It's true that the $482 billion deficit chasm estimated for fiscal year 2009 doesn't look so deep when taken as a percentage of the overall economy – 3.3 percent of gross domestic product compared to the 1983 nadir of about 6 percent.

But this is just one "mortgage" that the federal government (i.e., taxpayers) must meet. It owes on all the deficits it has accumulated over the years (the national debt), and it has jumbo liabilities to come in the form of Social Security, Medicare, and Medicaid.

Adding all those liabilities together, the government has dug itself into a $53 trillion fiscal hole – the equivalent of $175,000 per person living in the United States. If the White House and Congress continue to follow the do-nothing plan, in another 30 years or so the federal government will spend more than twice as much as it raises in taxes.

That sounds like a long way off, perhaps, but the time to fix it is now – before it develops into a red-ink tidal wave that makes the current home-lending crisis look like a puddle.

It can be done, but how?

First, when in a hole, stop digging. Republican presidential candidate John McCain says he'll balance the budget by the end of his first term, but he's vague on many details. Whoever wins will have to resist financial pressures to keep borrowing – to dig an even bigger hole to China and other countries, which already hold nearly half of US debt.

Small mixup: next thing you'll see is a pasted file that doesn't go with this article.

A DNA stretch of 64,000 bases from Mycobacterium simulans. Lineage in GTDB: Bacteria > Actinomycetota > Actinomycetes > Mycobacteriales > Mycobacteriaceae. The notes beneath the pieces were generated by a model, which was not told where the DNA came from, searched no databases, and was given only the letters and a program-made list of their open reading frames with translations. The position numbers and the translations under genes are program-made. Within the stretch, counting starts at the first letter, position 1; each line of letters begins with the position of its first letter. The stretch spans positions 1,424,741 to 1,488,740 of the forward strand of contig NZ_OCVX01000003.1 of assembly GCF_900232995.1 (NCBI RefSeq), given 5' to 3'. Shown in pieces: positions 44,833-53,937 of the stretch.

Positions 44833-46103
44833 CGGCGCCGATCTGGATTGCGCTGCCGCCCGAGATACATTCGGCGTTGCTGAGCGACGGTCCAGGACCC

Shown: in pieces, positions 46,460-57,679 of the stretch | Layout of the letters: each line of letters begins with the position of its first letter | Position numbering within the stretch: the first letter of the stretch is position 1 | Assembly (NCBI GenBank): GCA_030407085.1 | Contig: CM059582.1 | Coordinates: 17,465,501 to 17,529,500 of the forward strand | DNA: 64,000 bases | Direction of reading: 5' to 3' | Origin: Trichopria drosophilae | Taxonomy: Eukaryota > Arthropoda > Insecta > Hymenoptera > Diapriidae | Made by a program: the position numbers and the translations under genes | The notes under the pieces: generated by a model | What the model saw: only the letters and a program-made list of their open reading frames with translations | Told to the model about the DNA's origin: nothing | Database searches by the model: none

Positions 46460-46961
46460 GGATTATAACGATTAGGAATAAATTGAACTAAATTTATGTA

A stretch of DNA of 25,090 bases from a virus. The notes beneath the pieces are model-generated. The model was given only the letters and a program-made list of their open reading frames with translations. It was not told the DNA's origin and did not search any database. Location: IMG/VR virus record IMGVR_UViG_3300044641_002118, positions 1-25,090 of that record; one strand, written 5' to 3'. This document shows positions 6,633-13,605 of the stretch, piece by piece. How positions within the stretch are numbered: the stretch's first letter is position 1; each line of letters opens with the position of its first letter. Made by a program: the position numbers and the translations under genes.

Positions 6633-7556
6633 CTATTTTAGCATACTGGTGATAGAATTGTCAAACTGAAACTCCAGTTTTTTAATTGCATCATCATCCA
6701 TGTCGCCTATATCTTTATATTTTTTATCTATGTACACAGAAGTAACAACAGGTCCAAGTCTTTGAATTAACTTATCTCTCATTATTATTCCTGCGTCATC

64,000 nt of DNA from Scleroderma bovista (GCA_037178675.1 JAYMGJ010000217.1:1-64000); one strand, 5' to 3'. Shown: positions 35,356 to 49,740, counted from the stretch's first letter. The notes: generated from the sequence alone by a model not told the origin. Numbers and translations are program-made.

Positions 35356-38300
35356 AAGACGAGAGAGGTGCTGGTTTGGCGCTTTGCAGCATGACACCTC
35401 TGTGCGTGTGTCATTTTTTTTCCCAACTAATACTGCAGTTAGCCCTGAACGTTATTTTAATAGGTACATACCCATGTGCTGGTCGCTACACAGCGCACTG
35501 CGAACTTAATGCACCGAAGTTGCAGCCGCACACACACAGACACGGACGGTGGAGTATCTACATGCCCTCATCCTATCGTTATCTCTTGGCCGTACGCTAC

http://www.csmonitor.com/2008/0801/p08s01-comv.html

(I think it's the Congressional Budget Office that came up with the $53,000,000,000,000)
 
  • #7
mheslep
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Reuters said:
..."I believe whoever becomes the next president will have a very, very sobering first week in office," predicted Senate Budget Committee Chairman Kent Conrad, a North Dakota Democrat...
How convenient. Don't ask me, I'm just the BUDGET COMMITTEE CHAIRMAN, Conrad the Magnificent Bloviator.
 
  • #8
WarPhalange
I don't get what you're upset about. Are you saying he will F up the budget on purpose?
 
  • #9
mheslep